Priyadarshan: Back with Malamaal Weekly

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Posted: 16 years ago

After the success of Garam Masala, Priyadarshan is back with another comedy -- Malamaal Weekly. Starring Om Puri, Paresh Rawal, Reteish Deshmukh and Reema Sen, this low-budget film is set to release this week. The director tells Patcy N more about it and what we can expect from him in future.

Is Malamaal Weekly a copy of any of your Malayalam films?

No. I have given up ideas of doing a remake. No one else writes comedy in Kerala now, so I thought of writing again. This is my 62nd film, 37 of which have been written by me. I wanted to make this film in Malayalam, but it never happened. The film has been inspired by R K Laxman's Malgudi Days. I think it will be the first Indian comedy in a village.

What is the film about?

It is set in a village in Madhya Pradesh called Laholi, which has a water crisis. The thakurani of the village (Sudha Chandran) and her brother (Rajpal Yadav) are cruel, and sell well water for a living. The only educated man in the village (Paresh Rawal) sells lottery tickets. He sells a winning ticket to a man (Malayalam actor Innocent) who dies. Rawal wants to steal the winning ticket, but the milkman (Om Puri) finds out, and gradually, so does the entire village.

Now, the whole village wants to cash this ticket. And they want to keep the secret that the man who won is dead. They want to cheat, but for the prosperity of the village. Rajpal Yadav wants to spoil it though, because money coming to the village means he loses clout.

Are Malayalam actors better than actors in Bollywood?

I am surprised at the number of talented actors in Bollywood right now. They are very good and they all come from the stage. They do small roles, but they do it naturally. I have a few talented actors in this film. Their roles are small, but they haven't been seen in films regularly.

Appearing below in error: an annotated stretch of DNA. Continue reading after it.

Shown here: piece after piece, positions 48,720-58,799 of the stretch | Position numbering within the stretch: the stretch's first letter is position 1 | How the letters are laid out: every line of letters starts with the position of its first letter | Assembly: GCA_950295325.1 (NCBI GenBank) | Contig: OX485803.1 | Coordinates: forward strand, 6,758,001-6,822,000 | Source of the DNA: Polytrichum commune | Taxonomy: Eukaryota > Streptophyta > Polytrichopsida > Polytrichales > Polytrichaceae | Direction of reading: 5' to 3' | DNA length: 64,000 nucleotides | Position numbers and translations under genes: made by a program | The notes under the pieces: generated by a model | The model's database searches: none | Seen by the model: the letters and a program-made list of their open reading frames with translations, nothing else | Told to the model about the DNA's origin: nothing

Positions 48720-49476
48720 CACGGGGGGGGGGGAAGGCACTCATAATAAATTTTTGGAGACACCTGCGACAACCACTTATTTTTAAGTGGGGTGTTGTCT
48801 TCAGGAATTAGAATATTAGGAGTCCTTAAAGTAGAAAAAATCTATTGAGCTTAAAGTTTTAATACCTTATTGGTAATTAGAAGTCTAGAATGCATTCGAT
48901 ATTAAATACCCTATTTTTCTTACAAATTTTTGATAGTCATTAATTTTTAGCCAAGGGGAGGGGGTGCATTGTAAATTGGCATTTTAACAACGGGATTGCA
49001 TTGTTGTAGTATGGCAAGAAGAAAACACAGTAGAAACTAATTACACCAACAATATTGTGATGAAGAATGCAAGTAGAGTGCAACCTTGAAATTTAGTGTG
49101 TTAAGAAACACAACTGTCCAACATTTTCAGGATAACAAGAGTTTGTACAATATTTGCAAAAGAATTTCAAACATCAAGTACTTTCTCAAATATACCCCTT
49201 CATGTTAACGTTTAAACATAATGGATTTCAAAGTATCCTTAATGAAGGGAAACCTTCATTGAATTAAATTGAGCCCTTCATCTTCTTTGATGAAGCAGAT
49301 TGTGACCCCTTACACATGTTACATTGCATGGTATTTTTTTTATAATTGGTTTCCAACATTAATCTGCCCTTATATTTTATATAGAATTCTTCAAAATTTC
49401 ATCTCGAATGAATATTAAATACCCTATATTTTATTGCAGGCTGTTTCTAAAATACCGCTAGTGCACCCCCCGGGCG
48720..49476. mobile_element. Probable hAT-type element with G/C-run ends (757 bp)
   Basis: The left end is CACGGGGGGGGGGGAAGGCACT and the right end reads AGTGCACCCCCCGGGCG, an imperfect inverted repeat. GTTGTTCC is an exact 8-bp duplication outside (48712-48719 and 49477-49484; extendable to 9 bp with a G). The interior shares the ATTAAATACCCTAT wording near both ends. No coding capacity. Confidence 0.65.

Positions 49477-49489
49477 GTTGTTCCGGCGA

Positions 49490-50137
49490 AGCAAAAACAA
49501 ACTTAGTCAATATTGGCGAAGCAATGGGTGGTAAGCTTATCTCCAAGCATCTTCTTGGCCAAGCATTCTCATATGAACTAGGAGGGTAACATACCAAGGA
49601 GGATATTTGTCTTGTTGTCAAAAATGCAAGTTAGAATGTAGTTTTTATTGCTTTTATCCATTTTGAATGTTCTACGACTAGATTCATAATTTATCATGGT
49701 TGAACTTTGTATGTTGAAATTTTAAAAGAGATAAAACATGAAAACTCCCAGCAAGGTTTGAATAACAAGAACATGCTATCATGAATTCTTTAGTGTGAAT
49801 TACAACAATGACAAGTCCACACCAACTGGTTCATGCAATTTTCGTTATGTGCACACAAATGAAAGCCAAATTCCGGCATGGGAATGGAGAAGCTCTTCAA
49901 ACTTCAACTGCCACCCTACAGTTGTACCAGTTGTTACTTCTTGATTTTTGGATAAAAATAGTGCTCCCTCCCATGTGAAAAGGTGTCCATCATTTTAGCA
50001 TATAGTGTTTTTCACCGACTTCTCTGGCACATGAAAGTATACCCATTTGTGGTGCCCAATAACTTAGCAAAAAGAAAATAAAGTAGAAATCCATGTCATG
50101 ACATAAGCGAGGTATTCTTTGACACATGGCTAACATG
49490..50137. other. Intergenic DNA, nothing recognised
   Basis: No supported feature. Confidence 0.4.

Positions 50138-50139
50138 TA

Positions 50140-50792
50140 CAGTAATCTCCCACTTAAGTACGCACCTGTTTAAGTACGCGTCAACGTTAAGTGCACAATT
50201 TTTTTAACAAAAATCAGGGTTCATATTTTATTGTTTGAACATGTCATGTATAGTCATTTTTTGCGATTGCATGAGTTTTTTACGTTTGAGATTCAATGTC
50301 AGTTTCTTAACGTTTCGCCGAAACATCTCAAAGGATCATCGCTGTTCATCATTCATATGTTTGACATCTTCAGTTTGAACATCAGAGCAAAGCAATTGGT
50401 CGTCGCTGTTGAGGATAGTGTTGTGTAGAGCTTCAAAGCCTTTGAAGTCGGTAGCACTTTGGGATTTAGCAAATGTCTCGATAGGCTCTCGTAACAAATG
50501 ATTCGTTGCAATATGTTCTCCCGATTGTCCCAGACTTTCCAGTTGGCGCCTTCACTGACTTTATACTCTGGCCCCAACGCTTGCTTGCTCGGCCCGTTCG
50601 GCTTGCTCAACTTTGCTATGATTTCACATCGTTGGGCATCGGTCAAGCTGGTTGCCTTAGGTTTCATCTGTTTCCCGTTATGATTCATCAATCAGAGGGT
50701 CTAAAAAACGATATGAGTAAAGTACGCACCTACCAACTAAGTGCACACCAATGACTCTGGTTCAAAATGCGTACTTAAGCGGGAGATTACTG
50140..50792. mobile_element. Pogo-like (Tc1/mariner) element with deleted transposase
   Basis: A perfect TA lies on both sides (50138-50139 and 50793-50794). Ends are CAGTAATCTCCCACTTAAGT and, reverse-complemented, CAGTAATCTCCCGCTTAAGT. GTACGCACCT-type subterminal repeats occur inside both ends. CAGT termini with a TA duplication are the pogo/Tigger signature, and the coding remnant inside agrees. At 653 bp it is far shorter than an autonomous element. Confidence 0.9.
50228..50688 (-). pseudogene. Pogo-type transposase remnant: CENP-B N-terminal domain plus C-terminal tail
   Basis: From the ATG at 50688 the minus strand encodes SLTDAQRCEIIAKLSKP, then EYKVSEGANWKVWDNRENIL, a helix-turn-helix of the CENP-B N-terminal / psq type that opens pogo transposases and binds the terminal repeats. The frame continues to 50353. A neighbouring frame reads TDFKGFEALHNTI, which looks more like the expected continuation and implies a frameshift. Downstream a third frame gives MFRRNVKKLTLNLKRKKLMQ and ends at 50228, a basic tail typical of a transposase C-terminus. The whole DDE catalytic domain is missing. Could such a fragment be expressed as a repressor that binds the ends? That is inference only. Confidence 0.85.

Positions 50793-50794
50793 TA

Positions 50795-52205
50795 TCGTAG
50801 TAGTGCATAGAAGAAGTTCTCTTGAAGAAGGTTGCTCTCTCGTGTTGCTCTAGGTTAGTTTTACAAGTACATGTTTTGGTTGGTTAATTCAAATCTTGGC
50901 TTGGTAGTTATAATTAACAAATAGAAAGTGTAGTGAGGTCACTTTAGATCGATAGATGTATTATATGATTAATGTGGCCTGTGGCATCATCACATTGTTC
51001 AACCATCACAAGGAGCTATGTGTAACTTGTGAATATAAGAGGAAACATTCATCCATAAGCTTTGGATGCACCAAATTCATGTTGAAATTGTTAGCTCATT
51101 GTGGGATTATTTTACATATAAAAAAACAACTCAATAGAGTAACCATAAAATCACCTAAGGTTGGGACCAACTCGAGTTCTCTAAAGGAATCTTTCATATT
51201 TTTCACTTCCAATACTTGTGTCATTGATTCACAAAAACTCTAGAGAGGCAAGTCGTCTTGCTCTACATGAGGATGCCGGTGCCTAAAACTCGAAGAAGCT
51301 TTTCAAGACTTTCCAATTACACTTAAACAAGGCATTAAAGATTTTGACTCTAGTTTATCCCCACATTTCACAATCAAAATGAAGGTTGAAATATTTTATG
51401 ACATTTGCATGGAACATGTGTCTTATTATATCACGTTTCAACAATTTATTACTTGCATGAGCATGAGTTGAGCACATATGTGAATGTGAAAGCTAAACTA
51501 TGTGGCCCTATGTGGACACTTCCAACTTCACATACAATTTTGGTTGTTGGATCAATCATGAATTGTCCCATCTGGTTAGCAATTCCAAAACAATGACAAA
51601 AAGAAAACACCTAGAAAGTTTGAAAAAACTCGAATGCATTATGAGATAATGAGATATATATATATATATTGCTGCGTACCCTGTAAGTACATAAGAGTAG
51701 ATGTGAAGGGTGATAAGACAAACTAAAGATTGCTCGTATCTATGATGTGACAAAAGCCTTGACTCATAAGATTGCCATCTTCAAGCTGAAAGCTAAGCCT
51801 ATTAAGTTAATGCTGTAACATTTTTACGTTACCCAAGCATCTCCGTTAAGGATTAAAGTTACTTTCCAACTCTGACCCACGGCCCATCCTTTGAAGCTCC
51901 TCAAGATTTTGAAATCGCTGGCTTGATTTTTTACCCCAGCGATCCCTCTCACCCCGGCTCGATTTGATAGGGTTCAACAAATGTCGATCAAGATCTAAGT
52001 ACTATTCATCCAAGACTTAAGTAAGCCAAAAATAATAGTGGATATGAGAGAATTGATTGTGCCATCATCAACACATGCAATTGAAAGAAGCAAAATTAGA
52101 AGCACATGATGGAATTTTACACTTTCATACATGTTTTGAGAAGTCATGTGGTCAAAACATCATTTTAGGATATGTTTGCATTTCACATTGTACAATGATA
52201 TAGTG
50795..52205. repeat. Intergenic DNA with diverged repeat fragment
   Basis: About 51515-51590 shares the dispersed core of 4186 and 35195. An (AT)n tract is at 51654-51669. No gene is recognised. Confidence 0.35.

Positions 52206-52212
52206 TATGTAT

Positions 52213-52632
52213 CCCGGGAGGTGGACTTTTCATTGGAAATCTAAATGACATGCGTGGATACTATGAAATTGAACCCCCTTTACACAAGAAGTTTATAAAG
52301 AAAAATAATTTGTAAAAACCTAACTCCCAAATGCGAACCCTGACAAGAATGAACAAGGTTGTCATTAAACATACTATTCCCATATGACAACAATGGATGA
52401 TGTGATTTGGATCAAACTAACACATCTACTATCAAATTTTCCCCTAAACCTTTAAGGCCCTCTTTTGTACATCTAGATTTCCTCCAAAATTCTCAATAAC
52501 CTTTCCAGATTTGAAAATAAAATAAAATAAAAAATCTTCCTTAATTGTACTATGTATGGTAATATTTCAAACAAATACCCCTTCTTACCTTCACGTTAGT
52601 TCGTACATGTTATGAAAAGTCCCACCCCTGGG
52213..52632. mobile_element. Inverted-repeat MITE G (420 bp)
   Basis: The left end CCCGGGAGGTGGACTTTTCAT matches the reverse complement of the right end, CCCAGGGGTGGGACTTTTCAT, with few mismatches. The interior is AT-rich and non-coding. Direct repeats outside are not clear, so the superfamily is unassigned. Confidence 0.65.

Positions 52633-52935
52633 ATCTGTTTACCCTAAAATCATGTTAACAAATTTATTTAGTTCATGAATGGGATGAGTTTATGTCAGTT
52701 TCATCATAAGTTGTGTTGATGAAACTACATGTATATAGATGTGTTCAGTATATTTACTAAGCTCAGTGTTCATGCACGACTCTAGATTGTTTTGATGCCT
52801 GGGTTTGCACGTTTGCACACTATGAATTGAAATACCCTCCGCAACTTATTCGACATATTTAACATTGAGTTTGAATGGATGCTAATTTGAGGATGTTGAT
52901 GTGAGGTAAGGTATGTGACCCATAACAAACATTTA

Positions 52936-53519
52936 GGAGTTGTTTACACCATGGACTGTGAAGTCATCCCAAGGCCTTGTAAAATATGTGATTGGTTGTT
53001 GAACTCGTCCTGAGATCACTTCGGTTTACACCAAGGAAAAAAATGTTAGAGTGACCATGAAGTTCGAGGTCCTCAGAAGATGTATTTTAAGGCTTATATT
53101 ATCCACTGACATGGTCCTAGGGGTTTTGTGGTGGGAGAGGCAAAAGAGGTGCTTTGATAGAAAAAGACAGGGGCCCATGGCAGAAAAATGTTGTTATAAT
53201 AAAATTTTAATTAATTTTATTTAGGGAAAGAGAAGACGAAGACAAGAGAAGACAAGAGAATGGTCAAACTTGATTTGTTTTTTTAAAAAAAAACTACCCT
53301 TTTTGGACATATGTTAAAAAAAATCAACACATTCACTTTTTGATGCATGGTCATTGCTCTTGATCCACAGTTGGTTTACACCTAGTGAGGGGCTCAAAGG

Was Rajpal's character to be played by Jagdee Shreekumar?

Yes. I changed that because the character needed to say a lot, and I assumed Jagdee Shreekumar wouldn't be comfortable speaking Hindi.

How is Reteish Deshmukh as an actor?

He is raw, but the only thing I look at in an actor is whether he has common sense or not. Which he has because of his academic background and his sensibility. Every actor has his or her own style, so it is the duty of the director to mould it the way they want. And he is very intelligent. Most stars are bad. Even a few big heroes I have seen are dumb.

Why didn't you think of a big star for the film?

I don't want any big stars in this movie. There is no hero because every character is a hero here. If I bring in a star, it becomes a regular Hindi film. I wanted a simple actor so it wouldn't affect my film.

Is Paresh Rawal another Amrish Puri in the making?

There is a saying in Malayalam -- 'When you have enough butter, please don't hunt for ghee.' So, when I have something good with me, why should I look for another person? He is somebody who does justice to my roles. He was not a comedian; he was villain before he did Hera Pheri. He is very versatile. Why should I lose a good actor? If he is not needed in my film, I won't ask him to be part of it.